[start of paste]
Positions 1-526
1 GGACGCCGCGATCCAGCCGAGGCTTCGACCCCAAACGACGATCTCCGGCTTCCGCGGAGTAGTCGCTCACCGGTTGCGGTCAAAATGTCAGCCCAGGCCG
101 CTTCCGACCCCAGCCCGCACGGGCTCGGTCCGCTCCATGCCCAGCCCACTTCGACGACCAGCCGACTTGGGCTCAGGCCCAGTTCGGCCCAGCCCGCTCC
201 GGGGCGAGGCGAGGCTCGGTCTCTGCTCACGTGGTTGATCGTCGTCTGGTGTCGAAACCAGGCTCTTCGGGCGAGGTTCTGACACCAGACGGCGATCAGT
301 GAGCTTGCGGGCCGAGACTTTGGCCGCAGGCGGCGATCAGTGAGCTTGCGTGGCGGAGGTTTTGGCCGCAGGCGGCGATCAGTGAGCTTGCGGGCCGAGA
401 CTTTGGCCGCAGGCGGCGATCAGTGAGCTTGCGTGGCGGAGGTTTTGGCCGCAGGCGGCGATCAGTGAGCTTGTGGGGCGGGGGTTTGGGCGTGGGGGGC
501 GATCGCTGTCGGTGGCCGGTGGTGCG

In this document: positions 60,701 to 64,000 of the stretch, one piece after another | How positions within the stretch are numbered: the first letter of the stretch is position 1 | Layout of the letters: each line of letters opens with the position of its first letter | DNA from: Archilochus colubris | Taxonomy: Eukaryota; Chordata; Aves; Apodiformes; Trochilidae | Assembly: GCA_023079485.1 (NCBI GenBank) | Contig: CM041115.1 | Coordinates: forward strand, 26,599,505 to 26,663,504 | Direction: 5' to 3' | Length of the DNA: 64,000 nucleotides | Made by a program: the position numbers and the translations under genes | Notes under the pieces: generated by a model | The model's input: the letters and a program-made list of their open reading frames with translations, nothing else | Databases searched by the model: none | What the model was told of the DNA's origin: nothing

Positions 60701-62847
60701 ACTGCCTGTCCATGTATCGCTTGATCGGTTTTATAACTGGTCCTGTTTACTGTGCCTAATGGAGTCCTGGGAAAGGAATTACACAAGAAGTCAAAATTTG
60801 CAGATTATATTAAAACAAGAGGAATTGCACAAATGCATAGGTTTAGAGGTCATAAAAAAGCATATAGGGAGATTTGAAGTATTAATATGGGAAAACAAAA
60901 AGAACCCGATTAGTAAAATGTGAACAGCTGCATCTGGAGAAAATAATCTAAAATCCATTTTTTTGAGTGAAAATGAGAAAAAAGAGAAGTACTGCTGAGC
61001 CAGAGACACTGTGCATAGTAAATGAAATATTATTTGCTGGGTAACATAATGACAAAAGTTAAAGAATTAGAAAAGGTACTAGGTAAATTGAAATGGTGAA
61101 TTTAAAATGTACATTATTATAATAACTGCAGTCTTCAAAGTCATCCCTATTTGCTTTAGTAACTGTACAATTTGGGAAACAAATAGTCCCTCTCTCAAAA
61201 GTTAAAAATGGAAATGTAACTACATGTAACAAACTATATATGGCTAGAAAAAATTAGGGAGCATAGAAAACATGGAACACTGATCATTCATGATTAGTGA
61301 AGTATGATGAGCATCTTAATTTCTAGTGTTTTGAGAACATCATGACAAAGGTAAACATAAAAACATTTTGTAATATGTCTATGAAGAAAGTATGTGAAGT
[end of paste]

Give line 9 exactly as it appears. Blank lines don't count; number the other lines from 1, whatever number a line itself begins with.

Positions 60701-62847